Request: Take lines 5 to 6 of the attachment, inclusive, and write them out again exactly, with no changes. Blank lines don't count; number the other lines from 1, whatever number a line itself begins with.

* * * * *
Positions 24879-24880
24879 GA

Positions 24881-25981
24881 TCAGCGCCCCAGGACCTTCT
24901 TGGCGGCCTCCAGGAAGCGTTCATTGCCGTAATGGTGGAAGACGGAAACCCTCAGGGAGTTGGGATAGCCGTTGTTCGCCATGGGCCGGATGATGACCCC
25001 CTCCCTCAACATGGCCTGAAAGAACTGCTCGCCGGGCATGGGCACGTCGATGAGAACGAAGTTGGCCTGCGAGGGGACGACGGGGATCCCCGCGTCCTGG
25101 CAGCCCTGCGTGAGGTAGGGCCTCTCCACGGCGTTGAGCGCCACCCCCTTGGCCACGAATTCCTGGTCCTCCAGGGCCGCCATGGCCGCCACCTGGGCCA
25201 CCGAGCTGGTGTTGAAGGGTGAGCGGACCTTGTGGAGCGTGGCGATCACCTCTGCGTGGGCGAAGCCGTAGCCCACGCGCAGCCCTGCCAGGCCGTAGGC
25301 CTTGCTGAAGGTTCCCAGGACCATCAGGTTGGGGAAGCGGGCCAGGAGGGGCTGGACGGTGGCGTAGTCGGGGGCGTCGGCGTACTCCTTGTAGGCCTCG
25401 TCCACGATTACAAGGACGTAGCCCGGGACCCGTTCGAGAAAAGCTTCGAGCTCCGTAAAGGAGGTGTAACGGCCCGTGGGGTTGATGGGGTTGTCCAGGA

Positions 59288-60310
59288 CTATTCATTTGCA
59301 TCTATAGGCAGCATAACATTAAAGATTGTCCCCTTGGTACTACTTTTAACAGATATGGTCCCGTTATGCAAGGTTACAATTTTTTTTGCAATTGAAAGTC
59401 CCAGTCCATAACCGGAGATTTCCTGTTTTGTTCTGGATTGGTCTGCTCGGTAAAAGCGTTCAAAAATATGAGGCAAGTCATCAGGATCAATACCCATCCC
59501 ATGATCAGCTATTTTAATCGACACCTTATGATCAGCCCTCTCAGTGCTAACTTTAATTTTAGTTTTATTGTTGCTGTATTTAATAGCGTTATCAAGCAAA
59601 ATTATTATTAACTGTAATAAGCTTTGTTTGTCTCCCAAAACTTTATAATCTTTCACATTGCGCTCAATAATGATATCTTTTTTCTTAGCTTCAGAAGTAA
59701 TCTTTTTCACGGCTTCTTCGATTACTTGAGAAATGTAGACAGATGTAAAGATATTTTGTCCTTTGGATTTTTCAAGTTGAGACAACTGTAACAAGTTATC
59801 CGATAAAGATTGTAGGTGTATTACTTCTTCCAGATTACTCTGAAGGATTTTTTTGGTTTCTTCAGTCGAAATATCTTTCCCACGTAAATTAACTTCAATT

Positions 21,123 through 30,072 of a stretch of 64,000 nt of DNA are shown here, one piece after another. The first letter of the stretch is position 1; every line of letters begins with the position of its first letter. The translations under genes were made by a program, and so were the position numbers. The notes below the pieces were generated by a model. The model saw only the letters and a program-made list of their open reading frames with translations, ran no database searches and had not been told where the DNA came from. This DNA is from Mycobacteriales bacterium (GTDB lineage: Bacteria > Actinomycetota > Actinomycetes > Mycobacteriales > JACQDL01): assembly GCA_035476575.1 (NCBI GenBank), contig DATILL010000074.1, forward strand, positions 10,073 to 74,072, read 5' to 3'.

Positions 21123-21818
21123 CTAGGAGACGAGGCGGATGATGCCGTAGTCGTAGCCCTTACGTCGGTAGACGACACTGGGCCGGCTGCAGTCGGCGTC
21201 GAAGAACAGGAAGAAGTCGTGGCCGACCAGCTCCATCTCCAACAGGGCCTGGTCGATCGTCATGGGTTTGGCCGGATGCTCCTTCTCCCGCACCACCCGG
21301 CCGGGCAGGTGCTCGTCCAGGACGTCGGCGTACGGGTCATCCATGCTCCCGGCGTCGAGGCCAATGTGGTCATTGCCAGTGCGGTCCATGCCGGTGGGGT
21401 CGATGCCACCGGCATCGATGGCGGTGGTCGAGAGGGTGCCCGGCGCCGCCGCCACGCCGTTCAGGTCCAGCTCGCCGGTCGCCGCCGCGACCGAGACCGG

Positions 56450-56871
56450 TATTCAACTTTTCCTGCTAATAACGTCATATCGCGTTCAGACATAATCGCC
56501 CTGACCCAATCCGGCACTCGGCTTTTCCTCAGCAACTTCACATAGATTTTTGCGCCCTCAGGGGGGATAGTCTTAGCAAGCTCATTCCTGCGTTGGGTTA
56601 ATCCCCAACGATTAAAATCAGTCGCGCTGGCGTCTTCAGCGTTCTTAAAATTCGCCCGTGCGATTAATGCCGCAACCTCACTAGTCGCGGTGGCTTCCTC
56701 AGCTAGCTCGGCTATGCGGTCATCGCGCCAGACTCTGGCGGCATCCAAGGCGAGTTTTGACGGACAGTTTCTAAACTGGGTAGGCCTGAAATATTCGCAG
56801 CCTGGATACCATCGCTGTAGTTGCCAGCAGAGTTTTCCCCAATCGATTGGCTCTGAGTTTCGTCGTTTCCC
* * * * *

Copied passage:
24901 TGGCGGCCTCCAGGAAGCGTTCATTGCCGTAATGGTGGAAGACGGAAACCCTCAGGGAGTTGGGATAGCCGTTGTTCGCCATGGGCCGGATGATGACCCC
25001 CTCCCTCAACATGGCCTGAAAGAACTGCTCGCCGGGCATGGGCACGTCGATGAGAACGAAGTTGGCCTGCGAGGGGACGACGGGGATCCCCGCGTCCTGG